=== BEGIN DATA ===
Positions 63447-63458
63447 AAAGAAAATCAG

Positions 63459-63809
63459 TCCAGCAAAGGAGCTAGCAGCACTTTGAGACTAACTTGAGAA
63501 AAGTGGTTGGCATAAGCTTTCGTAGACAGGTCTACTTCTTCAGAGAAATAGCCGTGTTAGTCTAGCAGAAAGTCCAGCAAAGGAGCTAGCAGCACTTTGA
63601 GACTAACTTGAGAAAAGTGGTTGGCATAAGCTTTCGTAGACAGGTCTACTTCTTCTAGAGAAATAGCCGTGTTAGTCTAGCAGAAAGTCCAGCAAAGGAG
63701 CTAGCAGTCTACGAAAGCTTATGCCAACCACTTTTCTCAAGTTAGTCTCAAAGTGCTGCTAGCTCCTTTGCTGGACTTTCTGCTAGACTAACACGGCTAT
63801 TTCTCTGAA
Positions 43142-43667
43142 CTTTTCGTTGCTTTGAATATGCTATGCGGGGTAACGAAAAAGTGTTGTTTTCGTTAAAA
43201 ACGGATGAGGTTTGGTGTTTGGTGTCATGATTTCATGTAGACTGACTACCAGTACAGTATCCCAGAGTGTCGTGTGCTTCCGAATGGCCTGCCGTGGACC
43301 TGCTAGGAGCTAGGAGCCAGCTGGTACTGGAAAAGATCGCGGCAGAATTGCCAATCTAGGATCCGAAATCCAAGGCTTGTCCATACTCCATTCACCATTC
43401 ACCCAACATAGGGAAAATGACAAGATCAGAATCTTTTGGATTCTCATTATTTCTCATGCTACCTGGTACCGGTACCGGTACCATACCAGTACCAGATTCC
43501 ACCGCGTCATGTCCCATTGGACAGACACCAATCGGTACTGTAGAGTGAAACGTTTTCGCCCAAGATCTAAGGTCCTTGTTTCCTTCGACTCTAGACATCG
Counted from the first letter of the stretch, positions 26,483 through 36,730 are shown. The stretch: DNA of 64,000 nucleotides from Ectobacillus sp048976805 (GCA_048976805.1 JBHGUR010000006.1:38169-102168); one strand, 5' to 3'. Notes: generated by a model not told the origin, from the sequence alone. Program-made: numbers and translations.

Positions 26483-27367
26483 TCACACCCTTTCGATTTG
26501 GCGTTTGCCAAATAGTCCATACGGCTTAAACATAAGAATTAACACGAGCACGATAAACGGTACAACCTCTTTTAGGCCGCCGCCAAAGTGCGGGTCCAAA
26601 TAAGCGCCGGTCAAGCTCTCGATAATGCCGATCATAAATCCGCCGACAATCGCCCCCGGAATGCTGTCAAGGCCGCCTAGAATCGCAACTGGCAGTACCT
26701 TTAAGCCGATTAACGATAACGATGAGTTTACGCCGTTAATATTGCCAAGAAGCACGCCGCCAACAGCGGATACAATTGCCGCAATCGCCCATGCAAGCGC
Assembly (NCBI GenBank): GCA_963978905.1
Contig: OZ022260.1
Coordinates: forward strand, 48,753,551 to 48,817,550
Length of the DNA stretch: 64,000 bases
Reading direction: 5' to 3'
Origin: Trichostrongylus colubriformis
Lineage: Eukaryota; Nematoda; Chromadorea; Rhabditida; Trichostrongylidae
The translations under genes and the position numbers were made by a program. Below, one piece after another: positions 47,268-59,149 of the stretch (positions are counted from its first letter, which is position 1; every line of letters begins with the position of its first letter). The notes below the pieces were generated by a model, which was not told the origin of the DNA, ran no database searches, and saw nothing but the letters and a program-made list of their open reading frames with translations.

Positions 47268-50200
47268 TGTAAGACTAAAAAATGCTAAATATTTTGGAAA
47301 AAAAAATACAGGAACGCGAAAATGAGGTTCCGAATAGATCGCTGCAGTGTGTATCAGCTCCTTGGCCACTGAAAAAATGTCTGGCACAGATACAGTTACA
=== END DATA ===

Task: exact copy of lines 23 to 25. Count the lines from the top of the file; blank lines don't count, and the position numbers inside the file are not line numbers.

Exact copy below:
Coordinates: forward strand, 48,753,551 to 48,817,550
Length of the DNA stretch: 64,000 bases
Reading direction: 5' to 3'